De Moivre's formula

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In mathematics, de Moivre's formula (a.k.a. De Moivre's theorem and De Moivre's identity), named after Abraham de Moivre, states that for any complex number (and, in particular, for any real number) x and integer n it holds that

(\cos x + i  \sin x)^n = \cos (nx) + i \sin (nx),

where i is the imaginary unit (i2 = −1). While the formula was named after de Moivre, he never stated it in his works.[1]

The formula is important because it connects complex numbers and trigonometry. The expression cos x + i sin x is sometimes abbreviated to cis x.

By expanding the left hand side and then comparing the real and imaginary parts under the assumption that x is real, it is possible to derive useful expressions for cos(nx) and sin(nx) in terms of cos x and sin x. Furthermore, one can use a generalization of this formula to find explicit expressions for the nth roots of unity, that is, complex numbers z such that zn = 1.

Derivation from Euler's formula[edit]

Although historically proven earlier, de Moivre's formula can easily be derived from Euler's formula

e^{ix} = \cos x + i\sin x\,

and the exponential law for integer powers

\left( e^{ix} \right)^n = e^{inx} .

Then, by Euler's formula,

e^{i(nx)} = \cos (nx) + i\sin (nx).\,

A more elementary motivation of the theorem comes from calculating

\begin{align}(\cos x + i \sin x)^2 &= \cos^2 x + 2i\sin x \cos x - \sin^2 x = (\cos^2 x - \sin^2 x) + i(2 \sin x \cos x)\\
&= \cos(2x) + i \sin (2x)\end{align}

where the final equality follows from the trigonometric identities

\cos^2 x - \sin^2 x = \cos(2x)
2\sin x \cos x = \sin(2x) .

This proves the theorem for the case n = 2. Larger values of n correspond to trigonometric identities for the triple angle, quadruple angle, etc.

Proof by induction (for integer n)[edit]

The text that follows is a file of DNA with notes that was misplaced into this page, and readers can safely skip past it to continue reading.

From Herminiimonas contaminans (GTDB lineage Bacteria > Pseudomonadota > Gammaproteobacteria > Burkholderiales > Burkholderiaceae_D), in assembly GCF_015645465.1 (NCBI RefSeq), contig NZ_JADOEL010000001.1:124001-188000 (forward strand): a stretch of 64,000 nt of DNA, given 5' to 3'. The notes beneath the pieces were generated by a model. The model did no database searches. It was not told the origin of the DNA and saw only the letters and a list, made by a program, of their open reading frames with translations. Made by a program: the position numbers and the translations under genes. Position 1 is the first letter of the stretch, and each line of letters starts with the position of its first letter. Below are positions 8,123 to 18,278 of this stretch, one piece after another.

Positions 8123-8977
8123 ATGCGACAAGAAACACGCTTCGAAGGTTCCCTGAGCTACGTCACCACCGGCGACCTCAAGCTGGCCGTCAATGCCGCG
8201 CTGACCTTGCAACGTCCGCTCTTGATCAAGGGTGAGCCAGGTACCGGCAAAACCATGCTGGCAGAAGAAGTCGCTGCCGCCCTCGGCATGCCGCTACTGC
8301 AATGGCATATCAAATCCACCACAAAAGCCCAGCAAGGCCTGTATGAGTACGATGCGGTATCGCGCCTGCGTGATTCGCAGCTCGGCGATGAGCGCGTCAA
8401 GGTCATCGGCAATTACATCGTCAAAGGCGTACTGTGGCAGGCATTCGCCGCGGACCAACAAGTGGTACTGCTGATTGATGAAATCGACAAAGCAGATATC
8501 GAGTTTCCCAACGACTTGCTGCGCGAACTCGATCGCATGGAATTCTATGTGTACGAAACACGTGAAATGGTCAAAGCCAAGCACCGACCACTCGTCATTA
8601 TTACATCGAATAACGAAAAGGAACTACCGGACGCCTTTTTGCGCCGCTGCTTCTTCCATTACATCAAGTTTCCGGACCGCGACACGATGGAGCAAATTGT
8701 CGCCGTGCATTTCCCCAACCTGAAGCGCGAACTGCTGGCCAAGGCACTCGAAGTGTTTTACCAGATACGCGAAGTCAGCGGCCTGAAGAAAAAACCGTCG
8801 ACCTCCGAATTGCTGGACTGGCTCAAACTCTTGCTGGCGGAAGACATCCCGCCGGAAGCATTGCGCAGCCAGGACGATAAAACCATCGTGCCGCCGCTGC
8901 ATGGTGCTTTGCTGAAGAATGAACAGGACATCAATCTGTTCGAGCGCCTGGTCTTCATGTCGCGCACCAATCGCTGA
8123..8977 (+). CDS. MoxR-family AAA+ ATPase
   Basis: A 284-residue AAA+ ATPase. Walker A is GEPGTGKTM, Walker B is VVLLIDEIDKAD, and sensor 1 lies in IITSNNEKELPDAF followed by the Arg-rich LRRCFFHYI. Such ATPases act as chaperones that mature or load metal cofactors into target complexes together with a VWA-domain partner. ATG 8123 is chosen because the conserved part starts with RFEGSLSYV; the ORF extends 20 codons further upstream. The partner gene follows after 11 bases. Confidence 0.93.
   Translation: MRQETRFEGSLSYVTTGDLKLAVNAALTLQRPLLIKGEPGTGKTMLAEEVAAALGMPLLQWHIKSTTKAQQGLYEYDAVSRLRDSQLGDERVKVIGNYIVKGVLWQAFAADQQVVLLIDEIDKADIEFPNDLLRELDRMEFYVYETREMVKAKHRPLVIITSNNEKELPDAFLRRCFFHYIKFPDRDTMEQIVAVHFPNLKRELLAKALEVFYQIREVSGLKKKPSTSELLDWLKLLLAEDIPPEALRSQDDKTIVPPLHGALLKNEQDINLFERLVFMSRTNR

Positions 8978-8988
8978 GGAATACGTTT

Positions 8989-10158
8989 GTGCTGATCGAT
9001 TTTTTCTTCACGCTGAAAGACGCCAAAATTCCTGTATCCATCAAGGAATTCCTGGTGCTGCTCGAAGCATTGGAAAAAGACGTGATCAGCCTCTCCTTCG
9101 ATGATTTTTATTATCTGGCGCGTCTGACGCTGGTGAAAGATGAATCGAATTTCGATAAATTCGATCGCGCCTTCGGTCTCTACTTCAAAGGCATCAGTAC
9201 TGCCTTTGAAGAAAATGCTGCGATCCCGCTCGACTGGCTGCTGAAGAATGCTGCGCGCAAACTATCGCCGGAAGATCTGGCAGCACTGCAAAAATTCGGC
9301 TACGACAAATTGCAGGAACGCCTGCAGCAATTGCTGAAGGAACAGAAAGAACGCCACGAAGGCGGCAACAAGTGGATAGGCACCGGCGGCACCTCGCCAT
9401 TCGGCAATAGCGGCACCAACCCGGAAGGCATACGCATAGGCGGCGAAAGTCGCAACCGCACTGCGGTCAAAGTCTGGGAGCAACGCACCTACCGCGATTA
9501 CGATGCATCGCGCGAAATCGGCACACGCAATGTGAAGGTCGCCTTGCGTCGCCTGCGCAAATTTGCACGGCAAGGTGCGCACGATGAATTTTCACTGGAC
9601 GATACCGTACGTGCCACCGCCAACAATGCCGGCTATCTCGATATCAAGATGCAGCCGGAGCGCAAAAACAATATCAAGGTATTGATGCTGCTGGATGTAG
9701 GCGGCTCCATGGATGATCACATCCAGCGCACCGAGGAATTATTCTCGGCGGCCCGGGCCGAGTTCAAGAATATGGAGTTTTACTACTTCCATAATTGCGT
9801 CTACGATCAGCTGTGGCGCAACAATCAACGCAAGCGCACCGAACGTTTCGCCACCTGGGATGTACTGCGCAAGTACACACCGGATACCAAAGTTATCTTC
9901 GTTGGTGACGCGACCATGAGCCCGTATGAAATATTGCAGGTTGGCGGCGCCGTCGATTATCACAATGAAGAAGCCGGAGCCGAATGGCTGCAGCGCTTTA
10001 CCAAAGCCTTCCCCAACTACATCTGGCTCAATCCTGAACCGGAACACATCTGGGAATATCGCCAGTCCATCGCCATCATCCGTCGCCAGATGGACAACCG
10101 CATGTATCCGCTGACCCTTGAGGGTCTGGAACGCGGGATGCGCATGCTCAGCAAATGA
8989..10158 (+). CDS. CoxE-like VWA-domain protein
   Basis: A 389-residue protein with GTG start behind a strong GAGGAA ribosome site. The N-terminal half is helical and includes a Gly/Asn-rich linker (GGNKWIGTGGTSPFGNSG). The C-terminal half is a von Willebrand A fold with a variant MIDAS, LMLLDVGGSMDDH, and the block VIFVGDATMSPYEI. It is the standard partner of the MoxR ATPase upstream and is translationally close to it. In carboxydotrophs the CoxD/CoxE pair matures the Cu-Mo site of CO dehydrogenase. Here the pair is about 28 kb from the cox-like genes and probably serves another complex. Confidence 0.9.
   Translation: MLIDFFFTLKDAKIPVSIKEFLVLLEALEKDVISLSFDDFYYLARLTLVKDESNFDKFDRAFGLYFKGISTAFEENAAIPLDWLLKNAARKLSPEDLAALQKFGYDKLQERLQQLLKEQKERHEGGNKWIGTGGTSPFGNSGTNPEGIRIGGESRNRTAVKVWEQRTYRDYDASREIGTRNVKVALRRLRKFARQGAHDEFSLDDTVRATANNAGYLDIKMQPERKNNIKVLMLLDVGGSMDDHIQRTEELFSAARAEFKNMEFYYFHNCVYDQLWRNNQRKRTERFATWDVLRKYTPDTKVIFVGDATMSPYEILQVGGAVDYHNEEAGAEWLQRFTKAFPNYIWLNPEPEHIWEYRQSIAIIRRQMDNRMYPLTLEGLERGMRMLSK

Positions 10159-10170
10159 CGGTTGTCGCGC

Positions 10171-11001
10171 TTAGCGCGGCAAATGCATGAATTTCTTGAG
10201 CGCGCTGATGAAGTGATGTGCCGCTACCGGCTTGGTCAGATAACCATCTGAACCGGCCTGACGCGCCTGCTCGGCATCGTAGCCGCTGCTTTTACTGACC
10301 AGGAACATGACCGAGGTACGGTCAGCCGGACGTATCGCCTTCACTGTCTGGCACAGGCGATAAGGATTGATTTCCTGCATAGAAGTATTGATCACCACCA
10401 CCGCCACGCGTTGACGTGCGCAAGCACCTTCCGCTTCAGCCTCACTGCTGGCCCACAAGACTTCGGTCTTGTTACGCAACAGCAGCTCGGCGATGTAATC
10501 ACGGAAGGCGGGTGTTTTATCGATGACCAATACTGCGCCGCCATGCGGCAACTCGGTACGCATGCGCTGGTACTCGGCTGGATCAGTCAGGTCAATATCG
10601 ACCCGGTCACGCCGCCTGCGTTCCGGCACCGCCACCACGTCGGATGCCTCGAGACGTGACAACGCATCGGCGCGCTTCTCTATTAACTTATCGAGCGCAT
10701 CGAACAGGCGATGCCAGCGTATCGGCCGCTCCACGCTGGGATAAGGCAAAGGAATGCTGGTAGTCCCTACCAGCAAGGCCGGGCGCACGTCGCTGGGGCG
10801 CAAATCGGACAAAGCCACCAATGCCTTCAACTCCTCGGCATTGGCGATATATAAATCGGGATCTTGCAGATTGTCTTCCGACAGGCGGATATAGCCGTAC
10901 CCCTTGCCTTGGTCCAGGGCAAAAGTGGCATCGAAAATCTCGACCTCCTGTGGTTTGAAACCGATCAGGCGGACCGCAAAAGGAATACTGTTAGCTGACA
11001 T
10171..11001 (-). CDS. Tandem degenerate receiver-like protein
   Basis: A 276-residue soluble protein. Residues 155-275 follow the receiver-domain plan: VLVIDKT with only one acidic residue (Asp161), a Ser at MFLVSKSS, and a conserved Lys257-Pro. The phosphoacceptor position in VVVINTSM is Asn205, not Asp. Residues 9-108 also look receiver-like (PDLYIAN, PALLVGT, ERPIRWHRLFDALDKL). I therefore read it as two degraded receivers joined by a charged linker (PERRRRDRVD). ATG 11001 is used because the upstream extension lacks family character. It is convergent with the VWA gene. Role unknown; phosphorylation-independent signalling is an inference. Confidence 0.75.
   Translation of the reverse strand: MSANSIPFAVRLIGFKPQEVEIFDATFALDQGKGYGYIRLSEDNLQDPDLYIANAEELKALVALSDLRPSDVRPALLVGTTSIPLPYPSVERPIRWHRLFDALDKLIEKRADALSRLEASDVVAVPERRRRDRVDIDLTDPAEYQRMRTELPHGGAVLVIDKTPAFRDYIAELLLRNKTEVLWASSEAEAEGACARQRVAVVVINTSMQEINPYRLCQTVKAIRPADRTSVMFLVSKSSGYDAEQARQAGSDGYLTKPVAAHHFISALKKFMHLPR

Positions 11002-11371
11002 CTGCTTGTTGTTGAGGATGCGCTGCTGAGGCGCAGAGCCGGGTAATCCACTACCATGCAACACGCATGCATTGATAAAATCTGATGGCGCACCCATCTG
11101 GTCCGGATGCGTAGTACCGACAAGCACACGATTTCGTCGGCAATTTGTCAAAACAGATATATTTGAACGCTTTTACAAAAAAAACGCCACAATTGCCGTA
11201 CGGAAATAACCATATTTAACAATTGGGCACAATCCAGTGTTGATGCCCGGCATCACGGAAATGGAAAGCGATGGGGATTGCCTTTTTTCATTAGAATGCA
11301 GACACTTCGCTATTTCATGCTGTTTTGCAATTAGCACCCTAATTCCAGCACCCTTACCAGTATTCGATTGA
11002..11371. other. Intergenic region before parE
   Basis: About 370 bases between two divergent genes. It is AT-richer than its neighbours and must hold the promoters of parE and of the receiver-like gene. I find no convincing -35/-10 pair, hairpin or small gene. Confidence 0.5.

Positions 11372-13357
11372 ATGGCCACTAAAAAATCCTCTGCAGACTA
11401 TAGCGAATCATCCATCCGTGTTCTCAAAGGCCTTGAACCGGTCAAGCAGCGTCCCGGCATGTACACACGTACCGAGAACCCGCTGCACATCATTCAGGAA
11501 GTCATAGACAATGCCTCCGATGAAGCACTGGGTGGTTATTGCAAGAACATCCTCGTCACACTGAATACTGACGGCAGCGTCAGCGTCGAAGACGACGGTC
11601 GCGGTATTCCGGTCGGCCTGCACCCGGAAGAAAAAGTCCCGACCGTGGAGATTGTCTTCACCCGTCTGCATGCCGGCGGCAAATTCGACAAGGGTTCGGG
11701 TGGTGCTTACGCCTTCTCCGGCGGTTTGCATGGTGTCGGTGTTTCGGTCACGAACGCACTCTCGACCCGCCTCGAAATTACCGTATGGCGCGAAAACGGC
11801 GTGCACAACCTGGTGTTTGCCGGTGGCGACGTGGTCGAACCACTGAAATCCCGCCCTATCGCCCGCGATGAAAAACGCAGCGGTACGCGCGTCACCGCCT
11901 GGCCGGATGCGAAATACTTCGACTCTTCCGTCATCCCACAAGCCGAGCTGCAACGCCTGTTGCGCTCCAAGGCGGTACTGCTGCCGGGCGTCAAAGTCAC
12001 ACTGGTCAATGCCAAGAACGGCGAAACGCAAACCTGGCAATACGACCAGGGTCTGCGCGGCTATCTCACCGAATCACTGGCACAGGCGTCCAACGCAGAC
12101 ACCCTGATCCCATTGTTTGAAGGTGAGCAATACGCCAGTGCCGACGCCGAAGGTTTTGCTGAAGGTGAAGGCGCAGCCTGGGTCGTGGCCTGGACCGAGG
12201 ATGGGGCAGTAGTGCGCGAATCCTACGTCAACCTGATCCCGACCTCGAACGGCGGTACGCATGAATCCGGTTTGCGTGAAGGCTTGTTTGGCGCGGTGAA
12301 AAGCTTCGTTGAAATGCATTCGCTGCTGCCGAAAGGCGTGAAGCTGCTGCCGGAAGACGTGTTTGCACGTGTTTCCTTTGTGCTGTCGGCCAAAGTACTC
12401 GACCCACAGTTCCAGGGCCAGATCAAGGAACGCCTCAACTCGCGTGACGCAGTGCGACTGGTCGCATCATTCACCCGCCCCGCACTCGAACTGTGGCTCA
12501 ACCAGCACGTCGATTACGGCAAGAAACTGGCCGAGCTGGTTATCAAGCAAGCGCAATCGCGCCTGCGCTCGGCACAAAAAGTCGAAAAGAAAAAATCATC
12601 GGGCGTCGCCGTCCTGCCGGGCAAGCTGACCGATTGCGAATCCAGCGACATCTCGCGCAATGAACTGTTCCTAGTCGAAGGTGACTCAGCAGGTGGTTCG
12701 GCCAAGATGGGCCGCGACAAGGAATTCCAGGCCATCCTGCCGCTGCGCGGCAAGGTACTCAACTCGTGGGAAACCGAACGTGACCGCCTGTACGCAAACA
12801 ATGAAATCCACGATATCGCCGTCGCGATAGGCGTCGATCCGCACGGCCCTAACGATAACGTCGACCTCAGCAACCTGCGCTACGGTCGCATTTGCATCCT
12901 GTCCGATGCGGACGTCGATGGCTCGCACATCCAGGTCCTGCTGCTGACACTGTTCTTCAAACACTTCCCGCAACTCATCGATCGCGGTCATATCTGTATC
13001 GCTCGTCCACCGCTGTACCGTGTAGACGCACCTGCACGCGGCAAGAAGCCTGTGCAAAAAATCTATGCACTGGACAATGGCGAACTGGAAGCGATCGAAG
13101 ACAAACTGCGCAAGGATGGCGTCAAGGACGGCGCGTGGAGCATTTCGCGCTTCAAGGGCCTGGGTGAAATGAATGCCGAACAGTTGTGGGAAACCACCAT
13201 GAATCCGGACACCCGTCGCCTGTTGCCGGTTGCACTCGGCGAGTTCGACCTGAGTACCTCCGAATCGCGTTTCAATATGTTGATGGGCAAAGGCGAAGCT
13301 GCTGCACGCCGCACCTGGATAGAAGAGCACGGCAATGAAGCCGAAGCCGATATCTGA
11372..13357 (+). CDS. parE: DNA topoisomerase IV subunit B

The truth of de Moivre's theorem can be established by mathematical induction for natural numbers, and extended to all integers from there. For an integer n, call the following statement S(n):

(\cos x + i \sin x)^n = \cos (nx) + i \sin (nx).

For n > 0, we proceed by mathematical induction. S(1) is clearly true. For our hypothesis, we assume S(k) is true for some natural k. That is, we assume

\left(\cos x + i \sin x\right)^k = \cos\left(kx\right) + i \sin\left(kx\right). \,

Now, considering S(k+1):

    \left(\cos x+i\sin x\right)^{k+1} & = \left(\cos x+i\sin x\right)^{k} \left(\cos x+i\sin x\right)\\
                                      & = \left[\cos\left(kx\right) + i\sin\left(kx\right)\right] \left(\cos x+i\sin x\right) &&\qquad \text{by the induction hypothesis}\\
                                      & = \cos \left(kx\right) \cos x - \sin \left(kx\right) \sin x + i \left[\cos \left(kx\right) \sin x + \sin \left(kx\right) \cos x\right]\\
                                      & = \cos \left[ \left(k+1\right) x \right] + i\sin \left[ \left(k+1\right) x \right] &&\qquad \text{by the trigonometric identities}

See angle sum and difference identities.

We deduce that S(k) implies S(k+1). By the principle of mathematical induction it follows that the result is true for all natural numbers. Now, S(0) is clearly true since cos (0x) + i sin(0x) = 1 +i 0 = 1. Finally, for the negative integer cases, we consider an exponent of -n for natural n.

     \left(\cos x + i\sin x\right)^{-n} & = \left[ \left(\cos x + i\sin x\right)^n \right]^{-1} \\
                                       & = \left[\cos (nx) + i\sin (nx)\right]^{-1} \\
                                       & = \cos(-nx) + i\sin (-nx). \qquad (*) \\

The equation (*) is a result of the identity z^{-1} = \frac{\bar{z}}{|z|^2}, for z = cos nx + i sin nx. Hence, S(n) holds for all integers n.

Formulas for cosine and sine individually[edit]

Being an equality of complex numbers, one necessarily has equality both of the real parts and of the imaginary parts of both members of the equation. If x, and therefore also cos x and sin x, are real numbers, then the identity of these parts can be written using binomial coefficients. This formula was given by 16th century French mathematician Franciscus Vieta:

\sin nx = \sum_{k=0}^n \binom{n}{k} \cos^kx\,\sin^{n-k}x\,\sin\left(\frac{1}{2}(n-k)\pi\right)
\cos nx = \sum_{k=0}^n \binom{n}{k} \cos^kx\,\sin^{n-k}x\,\cos\left(\frac{1}{2}(n-k)\pi\right).